TEGUCIGALPA, Honduras (AP) - Lisa "Left Eye" Lopes, of the Grammy-winning trio TLC, had spent the past month in Honduras working on a multitude of projects - a clothing line, a new solo project and a book about her colorful, sometimes troubled life.
But she died before she was able to write the final chapter. The singer, who would have turned 31 next month, was killed as she was driving on a Honduran road, said her publicist Jay Marose.
Seven other people, including Lopes' brother and sister, were in the Mitsubishi Montero sports utility vehicle when the crash happened near Jutiapa, 150 miles north of Tegucigalpa, the Honduran capital.
"The car rolled for reasons that we still don't know, and that are being investigated," police spokesman Luis Aguilar said.
Lopes was killed instantly; her body is being flown back to her hometown in Atlanta. Several other people in the car were taken to a hospital for injuries that were not life-threatening.
TLC members Tionne "T-Boz" Watkins and Rozonda "Chilli" Thomas, said they were devastated by the death. The group had recently been working on the follow-up to their Grammy-winning, triple-platinum disc "Fanmail," released in 1999.
"We are sisters, we had been together for more than 10 years," Watkins said Friday in a tearful phone interview with MTV's "Total Request Live."
The Atlanta-based R&B group is the best-selling female group in history in terms of album sales, having sold 21 million. The Supremes are the top all-female group in terms of No. 1 hits, garnering 12 compared with TLC's four.
TLC's hits included the No. 1 smashes "Waterfalls," "No Scrubs" and "Creep." Their songs often delivered a message of female empowerment, with sassy, sexy lyrics. But they also addressed more serious topics, such as the dangers of AIDS in "Waterfalls" and unrealistic beauty expectations in "Unpretty."
The group made its debut in 1992 with the disc "Ooooooh … On the TLC Tip!" Their unique sound, which paired Watkins and Thomas' vocals with Philadelphia-born Lopes' fast-paced, squeaky-voiced rhymes, along with their baggy wardrobe with condoms attached, made them an immediate sensation.
Lopes' nickname came from her habit of replacing one lens of her glasses with a condom during performances,
In 1994, the band returned with "CrazySexyCool" - Lopes was dubbed the "crazy" member of the group, Thomas the "sexy" one and Watkins the "cool" one. The quadruple platinum album saw the women abandon their sometimes gimmicky image to evolve into a critically acclaimed group. The disc won them the first two of their four Grammy Awards, among the many trophies they would collect over the course of their careers.
Lopes also helped start the group Blaque, an R&B trio who had the hit "Bring It Home To Me."
But with success came enough turmoil to fill a VH1 "Behind the Music" special. The trio declared bankruptcy a few years ago, citing poorly structured recording contracts. Watkins was hospitalized several times, suffering from sickle cell anemia.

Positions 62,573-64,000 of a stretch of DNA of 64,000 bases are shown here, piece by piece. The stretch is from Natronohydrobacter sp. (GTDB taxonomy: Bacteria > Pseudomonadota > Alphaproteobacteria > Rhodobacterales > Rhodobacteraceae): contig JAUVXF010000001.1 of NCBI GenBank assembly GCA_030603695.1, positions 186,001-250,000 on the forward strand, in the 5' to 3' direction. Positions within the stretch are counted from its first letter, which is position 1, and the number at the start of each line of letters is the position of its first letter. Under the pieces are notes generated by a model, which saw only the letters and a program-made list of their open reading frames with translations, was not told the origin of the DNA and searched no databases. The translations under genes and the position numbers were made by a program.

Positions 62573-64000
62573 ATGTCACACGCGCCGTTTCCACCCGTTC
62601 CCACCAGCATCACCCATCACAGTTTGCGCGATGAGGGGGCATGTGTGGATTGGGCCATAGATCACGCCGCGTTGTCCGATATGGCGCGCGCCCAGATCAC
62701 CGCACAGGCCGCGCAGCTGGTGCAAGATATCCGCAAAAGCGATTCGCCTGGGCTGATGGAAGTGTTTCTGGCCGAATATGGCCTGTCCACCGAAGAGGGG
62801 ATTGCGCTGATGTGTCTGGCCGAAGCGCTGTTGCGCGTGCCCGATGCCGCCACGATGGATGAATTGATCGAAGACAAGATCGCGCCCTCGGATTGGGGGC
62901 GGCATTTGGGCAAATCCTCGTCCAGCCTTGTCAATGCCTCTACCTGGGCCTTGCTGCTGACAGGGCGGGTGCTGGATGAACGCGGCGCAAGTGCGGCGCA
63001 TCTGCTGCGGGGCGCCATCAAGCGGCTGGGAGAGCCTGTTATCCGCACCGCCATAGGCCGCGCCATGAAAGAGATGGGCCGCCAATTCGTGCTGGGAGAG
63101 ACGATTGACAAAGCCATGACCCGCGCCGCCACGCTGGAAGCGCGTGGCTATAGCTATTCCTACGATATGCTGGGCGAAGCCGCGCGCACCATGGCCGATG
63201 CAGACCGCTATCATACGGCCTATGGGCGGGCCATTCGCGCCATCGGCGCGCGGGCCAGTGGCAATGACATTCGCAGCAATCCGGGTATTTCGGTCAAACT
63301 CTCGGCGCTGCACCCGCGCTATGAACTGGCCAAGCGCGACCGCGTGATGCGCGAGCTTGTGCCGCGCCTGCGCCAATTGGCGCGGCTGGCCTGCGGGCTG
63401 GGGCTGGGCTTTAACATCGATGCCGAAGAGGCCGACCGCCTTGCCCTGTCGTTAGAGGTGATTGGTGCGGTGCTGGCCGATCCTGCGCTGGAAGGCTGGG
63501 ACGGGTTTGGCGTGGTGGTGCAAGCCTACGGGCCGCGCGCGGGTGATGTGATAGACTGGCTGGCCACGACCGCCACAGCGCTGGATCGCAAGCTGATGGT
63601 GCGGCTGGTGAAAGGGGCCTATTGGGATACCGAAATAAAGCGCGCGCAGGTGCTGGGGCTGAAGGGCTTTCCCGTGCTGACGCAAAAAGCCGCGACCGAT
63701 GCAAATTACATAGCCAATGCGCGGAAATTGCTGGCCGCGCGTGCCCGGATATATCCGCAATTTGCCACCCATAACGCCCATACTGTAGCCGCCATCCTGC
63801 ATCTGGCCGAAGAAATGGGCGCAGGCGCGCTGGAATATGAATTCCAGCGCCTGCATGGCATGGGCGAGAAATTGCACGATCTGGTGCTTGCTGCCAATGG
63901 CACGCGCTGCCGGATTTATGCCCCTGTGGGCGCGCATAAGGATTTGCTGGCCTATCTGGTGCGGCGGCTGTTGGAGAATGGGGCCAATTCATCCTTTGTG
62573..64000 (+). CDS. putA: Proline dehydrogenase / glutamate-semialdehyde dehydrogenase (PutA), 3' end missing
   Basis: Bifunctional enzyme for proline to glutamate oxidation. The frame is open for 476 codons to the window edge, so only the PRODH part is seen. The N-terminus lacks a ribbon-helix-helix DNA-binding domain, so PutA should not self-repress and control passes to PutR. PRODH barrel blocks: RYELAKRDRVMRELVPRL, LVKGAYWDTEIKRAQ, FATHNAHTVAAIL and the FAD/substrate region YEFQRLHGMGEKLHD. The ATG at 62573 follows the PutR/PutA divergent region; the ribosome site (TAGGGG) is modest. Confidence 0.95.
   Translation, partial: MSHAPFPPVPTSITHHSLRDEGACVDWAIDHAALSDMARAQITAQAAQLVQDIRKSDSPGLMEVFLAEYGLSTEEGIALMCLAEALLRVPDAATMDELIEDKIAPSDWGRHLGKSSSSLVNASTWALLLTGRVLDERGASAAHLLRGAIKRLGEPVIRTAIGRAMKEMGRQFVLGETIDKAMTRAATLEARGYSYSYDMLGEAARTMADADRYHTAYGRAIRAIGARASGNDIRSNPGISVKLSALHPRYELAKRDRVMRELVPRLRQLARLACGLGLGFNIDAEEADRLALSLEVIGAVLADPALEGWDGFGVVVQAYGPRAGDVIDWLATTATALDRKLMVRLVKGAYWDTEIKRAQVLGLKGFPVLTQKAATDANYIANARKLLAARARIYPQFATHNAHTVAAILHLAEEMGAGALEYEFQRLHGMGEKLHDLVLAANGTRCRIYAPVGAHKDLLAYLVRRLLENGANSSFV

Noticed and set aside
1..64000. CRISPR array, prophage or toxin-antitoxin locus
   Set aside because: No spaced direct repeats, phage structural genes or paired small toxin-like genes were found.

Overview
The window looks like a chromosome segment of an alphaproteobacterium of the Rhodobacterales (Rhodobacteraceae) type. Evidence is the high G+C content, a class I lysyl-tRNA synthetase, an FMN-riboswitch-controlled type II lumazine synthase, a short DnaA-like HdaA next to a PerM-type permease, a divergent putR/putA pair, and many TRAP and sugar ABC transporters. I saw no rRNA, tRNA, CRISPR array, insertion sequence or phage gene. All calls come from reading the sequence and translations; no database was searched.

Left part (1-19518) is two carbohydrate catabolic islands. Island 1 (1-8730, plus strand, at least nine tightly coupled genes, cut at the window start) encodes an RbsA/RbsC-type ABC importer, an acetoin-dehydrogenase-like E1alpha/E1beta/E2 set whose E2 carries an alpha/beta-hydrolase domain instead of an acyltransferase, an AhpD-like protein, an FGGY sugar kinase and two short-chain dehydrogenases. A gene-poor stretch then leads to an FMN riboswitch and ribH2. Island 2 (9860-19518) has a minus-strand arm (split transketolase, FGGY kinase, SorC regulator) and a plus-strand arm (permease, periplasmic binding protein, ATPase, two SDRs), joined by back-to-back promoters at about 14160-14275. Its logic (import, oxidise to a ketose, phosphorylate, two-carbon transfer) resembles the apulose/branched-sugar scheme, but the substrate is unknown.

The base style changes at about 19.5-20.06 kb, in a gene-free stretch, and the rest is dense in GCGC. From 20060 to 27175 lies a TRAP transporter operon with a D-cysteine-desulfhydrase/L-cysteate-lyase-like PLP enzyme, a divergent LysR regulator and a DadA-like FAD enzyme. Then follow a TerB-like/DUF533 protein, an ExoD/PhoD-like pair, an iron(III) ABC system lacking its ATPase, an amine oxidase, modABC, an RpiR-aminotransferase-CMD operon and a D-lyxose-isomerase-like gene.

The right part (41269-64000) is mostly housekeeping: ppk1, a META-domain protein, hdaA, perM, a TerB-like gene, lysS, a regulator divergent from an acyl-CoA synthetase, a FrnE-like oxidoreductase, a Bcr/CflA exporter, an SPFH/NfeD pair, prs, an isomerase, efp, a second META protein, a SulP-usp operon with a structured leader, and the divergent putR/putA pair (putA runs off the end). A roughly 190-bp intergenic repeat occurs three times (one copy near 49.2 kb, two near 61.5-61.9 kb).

In 1994, Lopes pleaded guilty to arson in a fire that destroyed the million-dollar mansion of her boyfriend, former Atlanta Falcons receiver Andre Rison. Lopes was sentenced to a halfway house and five years' probation, plus a $10,000 fine.
Lopes admitted she started the fire after an argument with Rison. The two later broke up, only to reunite and break up again. Last year, they announced plans to marry, but they were not dating when she died, Marose said.
Rison did not immediately release a statement, but his attorney, Max Richardson, said: "They were very close. They had talked about getting things back together again. I don't know whether anything formal had been set, but they cared for each other greatly. It's just a sad day."
The group also had its own infighting. After the release of the triple-platinum disc "Fanmail," Lopes hinted she might leave the group, and later challenged Watkins and Thomas to put out solo albums, and let fans determine who was the most popular group member. But her own solo album, "Supernova," was shelved last year when radio stations showed little interest.
TLC had been on hiatus, but had recently been in the studio working on a new record due to have been released this year. Marose said the group was able to put its differences behind them.
"Their relationship, I think like any long term relationship, had hit a rough patch which was pretty public," he said. "(But) I think this next record was going to the best thing they ever did … They had all settled back in and were really working together with this next record, and the music was really spectacular."
Lopes' manager flew to Honduras to bring her body home, her record label, Arista Records, said. She is survived by her mother, and her younger brother and sister.
Copyright 2002 Associated Press. All rights reserved. This material may not be published, broadcast, rewritten, or redistributed.